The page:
The short version is that I wrote a book that I really, really believed in. During the winter of 2012, I found two people who understood my story completely: my agent and my editor. Those two people came to know of my manuscript at different times and in different (non-traditional) ways, but somehow, we’ve all found our place and are working together to make this story the best that it can be!

What are you most excited about in the debut process?

I have to say that one of the coolest things about the debut process, for me, is that I get to debut TWO parts of the story at once!

My book, DAMSEL DISTRESSED, is being presented with a companion album of original music!

I’ve been a singer/songwriter for as long as I can remember, and I am half of a folky-pop duo, Wedding Day Rain! Together, we’ve written songs that continue and enrich the story that is told in my book. The book is whole on its own, as is the album. But together, they tell two complementary and compelling versions of Imogen’s story.

What cool facts might readers not know about you?

Well, I’m pretty much an open book, so it’s hard to find things that I haven’t blabbed to some corner of the internet, but… (HA!)

As I already mentioned, I’m a singer and have been writing songs for ages. I am also an actor and work in local musical productions as often as I can! (Favorite roles include “Maureen” in RENT, “Lucy” in AVENUE Q, and “Christine” in DIRTY ROTTEN SCOUNDRELS.)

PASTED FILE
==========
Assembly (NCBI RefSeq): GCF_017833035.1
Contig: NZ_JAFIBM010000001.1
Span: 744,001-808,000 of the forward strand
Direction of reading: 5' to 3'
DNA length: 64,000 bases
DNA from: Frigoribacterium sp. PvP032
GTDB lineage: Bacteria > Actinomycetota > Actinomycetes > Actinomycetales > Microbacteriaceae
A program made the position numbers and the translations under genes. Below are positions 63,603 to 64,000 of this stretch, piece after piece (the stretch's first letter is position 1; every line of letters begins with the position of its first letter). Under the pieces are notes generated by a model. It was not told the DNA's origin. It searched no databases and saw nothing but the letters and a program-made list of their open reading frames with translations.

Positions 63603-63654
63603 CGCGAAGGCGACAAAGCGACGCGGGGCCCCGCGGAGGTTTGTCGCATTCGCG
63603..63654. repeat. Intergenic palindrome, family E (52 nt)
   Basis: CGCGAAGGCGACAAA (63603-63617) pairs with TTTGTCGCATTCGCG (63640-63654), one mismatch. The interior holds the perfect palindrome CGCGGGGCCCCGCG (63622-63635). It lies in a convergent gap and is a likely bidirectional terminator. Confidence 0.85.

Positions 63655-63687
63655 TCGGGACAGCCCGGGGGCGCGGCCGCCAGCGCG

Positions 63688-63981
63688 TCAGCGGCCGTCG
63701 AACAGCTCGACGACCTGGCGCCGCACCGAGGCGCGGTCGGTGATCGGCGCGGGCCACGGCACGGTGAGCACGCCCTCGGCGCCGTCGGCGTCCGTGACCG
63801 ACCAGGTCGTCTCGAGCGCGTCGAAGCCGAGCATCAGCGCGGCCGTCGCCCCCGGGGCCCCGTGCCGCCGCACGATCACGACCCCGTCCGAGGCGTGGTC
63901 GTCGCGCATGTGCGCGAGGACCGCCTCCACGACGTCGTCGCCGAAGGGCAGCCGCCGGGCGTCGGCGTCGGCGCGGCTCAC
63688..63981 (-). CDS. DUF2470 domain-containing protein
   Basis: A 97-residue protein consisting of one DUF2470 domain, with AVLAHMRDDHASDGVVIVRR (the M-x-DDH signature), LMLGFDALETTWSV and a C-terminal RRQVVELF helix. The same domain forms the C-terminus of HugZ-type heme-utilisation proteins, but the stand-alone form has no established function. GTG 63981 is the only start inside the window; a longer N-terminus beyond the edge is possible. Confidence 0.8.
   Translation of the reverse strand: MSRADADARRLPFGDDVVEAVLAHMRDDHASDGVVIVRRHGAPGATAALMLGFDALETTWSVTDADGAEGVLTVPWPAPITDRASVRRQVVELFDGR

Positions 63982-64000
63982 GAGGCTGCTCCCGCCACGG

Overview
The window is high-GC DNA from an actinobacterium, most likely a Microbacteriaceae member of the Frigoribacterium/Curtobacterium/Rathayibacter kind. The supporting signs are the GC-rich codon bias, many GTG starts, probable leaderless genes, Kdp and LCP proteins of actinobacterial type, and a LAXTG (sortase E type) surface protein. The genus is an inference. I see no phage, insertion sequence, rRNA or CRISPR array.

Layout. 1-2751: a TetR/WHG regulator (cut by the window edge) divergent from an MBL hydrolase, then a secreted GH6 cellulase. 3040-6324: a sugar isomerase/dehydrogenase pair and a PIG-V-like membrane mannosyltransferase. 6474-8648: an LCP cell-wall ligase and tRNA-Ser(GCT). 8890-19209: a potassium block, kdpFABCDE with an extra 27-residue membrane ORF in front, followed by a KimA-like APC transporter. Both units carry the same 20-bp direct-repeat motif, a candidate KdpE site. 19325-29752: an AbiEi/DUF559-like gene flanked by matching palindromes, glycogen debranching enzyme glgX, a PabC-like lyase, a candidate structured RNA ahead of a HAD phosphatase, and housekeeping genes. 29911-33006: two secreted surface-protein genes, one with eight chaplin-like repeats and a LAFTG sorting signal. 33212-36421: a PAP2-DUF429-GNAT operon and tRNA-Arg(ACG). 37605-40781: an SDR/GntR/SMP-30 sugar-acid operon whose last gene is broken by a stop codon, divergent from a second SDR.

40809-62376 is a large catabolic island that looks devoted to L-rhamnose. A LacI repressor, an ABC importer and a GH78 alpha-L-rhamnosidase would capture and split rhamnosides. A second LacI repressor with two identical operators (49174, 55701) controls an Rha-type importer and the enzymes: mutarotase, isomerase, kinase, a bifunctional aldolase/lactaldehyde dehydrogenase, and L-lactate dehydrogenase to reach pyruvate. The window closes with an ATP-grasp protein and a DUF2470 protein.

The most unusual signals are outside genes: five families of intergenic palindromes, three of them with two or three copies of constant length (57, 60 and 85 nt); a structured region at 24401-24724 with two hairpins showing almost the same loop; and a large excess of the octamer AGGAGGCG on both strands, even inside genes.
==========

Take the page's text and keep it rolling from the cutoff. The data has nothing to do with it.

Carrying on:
I’m also a middle school teacher, I LOVE potatoes more than any reasonable person should, I’m addicted to horrible science fiction movies, I know almost every word of the film Pretty in Pink (and Pitch Perfect (YAY “P” movies!)), and I can bend my thumb around backwards, almost 180 degrees. (Seriously. It’s gross AND awesome!)

I’m also a card carrying NERDFIGHTER, and have my own vlog for writers (and other creative type folks) with new episodes every Friday! 🙂 Here’s the episode where I announced my book + album, and here’s my second favorite episode: 10 reasons writers are crazy.

Do you have any writing quirks–places you need to write or things you need to have with you?

I suppose I have a few writing quirks. When I’m drafting I almost NEVER stop in the middle of a chapter. Even if I’ve finished a scene within a chapter, I’m unlikely to stop until I think the whole chapter is at a stopping place.